United Rentals Report Outlines Pathways to Low, Zero Emissions Jobsites

Machinery being used at a construction site

(Credit: Unsplash)

by | Jan 17, 2024

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United Rentals has released a white paper outlining strategies for sustainable construction and industrial jobsites, containing practical steps for reducing equipment-caused emissions and implementing renewable energy and storage.

The white paper, Roadmap to Low-Emission and Zero-Emission Jobsites, first emphasizes the importance of using digital tools to gather data, identifying where fleet and green equipment options may be implemented. From there, it recommends embracing alternative power generation, like renewable diesel or hydrogen, and incorporating electric or hybrid equipment, and leveraging battery storage to support such machines.

Using renewable energy sources to power electric equipment can also lower emissions associated with jobsite operations further. Many electric construction equipment users have cited that lower operating costs and reduced maintenance needs offset upfront costs of such equipment and allow for savings in the long run.

“For companies with budgets large or small, reducing jobsite emissions is possible now,” said Grant Zoldowski, director of environmental management for United Rentals. “A smart jobsite sustainability strategy starts with data. Targeting the predominant sources of emissions on projects and jobsites allows companies to focus their efforts and dollars on changes that will yield the biggest results. This approach provides the foundation for more sustainable power generation, battery storage, and electric equipment options.”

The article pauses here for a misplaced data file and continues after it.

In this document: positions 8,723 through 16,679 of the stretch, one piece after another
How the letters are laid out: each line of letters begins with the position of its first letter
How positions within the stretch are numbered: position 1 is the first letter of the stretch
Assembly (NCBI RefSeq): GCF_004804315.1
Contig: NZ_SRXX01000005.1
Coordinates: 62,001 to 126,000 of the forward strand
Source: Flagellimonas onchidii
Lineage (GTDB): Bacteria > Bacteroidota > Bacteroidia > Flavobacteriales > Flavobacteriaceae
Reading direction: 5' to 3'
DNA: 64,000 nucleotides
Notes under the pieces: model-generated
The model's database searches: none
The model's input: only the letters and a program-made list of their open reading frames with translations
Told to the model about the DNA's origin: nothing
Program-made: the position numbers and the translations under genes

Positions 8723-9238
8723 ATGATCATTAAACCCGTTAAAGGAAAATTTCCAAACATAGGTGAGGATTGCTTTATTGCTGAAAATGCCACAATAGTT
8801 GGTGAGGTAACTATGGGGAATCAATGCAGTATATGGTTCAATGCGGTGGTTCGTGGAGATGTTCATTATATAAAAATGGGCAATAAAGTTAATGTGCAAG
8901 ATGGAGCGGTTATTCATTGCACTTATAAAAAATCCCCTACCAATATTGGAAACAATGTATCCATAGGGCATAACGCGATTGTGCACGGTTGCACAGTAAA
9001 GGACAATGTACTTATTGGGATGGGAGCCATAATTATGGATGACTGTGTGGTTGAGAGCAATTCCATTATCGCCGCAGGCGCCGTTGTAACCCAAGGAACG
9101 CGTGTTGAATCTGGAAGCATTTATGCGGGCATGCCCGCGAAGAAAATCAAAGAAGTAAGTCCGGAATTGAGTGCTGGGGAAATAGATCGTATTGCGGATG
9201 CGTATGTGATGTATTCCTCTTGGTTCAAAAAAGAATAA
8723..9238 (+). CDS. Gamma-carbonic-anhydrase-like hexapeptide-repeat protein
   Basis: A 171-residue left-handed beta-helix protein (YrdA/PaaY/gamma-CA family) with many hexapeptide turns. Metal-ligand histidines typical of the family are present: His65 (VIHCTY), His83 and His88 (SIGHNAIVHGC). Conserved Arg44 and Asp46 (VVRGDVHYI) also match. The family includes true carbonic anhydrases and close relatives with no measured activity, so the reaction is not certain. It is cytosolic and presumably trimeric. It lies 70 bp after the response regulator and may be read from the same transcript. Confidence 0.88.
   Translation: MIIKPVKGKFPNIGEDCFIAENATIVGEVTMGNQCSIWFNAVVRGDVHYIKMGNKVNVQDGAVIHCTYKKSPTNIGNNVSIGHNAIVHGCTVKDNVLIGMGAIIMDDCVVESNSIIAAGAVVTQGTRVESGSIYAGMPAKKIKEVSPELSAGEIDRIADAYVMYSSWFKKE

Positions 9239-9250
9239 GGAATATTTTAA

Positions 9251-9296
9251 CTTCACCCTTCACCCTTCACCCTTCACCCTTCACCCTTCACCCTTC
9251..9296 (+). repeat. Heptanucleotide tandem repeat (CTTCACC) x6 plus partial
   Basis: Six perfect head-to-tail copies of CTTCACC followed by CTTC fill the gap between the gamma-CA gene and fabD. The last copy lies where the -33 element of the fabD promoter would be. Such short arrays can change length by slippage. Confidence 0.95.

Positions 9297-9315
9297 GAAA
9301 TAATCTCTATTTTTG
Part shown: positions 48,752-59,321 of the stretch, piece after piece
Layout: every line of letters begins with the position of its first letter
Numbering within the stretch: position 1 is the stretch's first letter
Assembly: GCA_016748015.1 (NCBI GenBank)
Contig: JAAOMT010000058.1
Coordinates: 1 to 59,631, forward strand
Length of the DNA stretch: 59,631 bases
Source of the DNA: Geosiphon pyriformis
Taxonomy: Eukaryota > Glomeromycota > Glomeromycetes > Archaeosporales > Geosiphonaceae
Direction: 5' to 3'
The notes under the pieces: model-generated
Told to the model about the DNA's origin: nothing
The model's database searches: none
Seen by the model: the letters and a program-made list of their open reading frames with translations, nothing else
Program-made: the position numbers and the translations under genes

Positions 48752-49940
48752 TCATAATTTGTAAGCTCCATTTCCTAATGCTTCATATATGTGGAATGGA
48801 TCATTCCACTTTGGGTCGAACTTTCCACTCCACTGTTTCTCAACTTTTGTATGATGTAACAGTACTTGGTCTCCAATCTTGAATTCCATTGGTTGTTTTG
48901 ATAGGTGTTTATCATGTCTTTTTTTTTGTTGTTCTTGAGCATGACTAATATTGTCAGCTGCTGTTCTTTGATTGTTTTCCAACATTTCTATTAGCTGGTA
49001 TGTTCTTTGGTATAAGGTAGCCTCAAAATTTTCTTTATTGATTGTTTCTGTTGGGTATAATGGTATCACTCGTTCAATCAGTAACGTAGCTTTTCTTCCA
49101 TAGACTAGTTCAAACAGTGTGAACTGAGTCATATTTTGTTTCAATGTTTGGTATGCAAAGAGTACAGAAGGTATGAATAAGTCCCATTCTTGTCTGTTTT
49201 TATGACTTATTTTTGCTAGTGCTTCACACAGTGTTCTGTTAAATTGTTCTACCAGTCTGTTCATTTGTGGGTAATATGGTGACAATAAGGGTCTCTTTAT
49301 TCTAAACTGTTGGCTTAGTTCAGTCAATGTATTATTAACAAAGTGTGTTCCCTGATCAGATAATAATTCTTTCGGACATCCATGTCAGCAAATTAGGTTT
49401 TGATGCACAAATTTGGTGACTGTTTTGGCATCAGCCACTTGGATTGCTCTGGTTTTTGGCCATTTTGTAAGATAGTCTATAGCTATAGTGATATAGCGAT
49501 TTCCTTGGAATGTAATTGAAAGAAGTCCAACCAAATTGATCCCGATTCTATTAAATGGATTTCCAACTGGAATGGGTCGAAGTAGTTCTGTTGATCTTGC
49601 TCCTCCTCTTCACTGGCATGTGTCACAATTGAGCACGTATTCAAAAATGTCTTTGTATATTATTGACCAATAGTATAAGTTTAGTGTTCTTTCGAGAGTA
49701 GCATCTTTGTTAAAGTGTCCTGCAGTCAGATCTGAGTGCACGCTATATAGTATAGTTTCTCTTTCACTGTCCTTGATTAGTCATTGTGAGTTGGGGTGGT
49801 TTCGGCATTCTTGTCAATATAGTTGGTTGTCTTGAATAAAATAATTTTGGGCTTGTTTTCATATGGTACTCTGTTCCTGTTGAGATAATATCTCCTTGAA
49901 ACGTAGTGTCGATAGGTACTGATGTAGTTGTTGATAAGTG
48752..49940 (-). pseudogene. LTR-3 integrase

New, Low-Emissions Options Help Construction, Industrial Sector Decarbonize

Industrial operations and construction are often considered hard-to-abate sectors as heavy machinery has long relied on diesel power and other fossil fuels. However, a number of low-to zero-emissions offerings are now available and can help companies save money on their way to meeting their decarbonization goals.

For example, DHL Supply Chain has developed electric heavy-duty trucks through a partnership with Orange EV, and these vehicles are currently in operation. Caterpillar also offers electric mining trucks and is to deploy additional off-highway trucks and charging systems in the near future.

For companies that are interested in using low- or zero-emissions alternatives for jobsites but are not yet ready to purchase new equipment, the white paper suggests renting new electric options to test out the technologies.

“Renting provides an opportunity for companies to experiment with more sustainable solutions such as electric machines, portable power options, and battery energy storage systems without investing in new equipment,” said Zoldowski. “All of these technologies can work together to reduce the reliance on petroleum-based diesel and help companies shift to lower-emission and even zero-emission fleets.”

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